New York Times Interviews Dr. Justin S. Golub

On Published Study: Association of Subclinical Hearing Loss With Cognitive Performance

Dr. Justin S. Golub, Otology, Neurotology & Skull Base Surgery Otolaryngologist and Researcher at Columbia University Irving Medical Center, has been interviewed by the New York Times in a Personal Health article published on December 30, 2019.

Dr. Golub is the lead author on a November 2019 study published on the new findings on cognitive losses linked to subclinical hearing loss. Currently, the definition on the border between normal hearing and mild hearing loss in adults is a sound level of 25 decibels — the ability to hear a whisper. In this study, Dr. Golub and the researchers demonstrated that the biggest drop in cognitive ability occurs even at the slightest level of hearing loss — a decline from zero (the sound level of a pin drop), to the “normal” level of 25 decibels. Smaller cognitive losses occurr when hearing deficits rise from 25 to 50 decibels.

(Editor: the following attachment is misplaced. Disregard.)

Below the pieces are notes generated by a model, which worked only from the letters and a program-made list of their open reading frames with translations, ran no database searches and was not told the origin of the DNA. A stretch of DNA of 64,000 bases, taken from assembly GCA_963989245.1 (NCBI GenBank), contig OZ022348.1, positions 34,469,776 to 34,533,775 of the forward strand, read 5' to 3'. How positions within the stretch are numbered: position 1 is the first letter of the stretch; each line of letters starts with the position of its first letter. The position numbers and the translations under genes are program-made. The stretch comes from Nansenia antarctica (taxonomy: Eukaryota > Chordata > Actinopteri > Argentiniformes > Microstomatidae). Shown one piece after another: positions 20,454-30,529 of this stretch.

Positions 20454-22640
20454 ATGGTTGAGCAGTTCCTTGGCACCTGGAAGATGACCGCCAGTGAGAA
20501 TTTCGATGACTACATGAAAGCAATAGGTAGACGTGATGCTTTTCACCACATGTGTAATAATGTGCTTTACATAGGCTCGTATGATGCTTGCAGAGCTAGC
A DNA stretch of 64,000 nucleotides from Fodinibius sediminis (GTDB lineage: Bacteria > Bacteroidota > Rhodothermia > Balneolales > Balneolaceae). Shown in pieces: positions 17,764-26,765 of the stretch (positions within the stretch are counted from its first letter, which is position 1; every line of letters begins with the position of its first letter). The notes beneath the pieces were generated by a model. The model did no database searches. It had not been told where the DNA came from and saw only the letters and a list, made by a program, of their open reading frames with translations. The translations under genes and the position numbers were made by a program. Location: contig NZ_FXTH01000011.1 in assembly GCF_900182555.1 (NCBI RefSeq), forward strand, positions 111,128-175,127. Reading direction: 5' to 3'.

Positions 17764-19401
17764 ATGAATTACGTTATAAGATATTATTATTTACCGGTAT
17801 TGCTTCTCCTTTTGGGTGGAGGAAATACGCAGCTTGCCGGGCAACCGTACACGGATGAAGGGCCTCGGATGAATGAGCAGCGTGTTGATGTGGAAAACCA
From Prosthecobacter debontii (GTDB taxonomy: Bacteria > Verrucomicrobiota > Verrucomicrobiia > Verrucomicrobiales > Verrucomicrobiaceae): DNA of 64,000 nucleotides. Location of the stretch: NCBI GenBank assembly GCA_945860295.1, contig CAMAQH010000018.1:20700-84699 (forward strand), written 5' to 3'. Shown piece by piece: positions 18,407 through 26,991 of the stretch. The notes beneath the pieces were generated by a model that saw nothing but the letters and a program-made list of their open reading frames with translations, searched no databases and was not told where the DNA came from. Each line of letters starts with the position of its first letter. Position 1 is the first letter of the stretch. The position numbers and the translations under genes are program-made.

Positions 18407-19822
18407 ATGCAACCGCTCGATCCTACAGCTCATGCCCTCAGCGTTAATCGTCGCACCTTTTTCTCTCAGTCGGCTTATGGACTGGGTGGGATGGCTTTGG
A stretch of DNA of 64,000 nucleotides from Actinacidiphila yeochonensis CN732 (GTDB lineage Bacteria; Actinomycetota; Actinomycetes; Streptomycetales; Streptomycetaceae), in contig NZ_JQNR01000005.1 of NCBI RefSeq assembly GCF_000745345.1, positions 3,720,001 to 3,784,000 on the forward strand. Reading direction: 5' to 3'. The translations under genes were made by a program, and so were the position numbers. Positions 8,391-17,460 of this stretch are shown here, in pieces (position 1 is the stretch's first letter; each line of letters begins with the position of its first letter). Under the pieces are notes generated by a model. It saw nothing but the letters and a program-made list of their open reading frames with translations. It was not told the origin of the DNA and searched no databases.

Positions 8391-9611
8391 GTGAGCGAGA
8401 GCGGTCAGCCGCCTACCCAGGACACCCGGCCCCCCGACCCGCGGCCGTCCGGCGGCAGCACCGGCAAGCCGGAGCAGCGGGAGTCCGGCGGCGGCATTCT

For more details on this study, and how Dr. Golub discovered that hearing loss is on a continuum that starts with “perfect” hearing at zero decibels please head over to the full article in JAMA.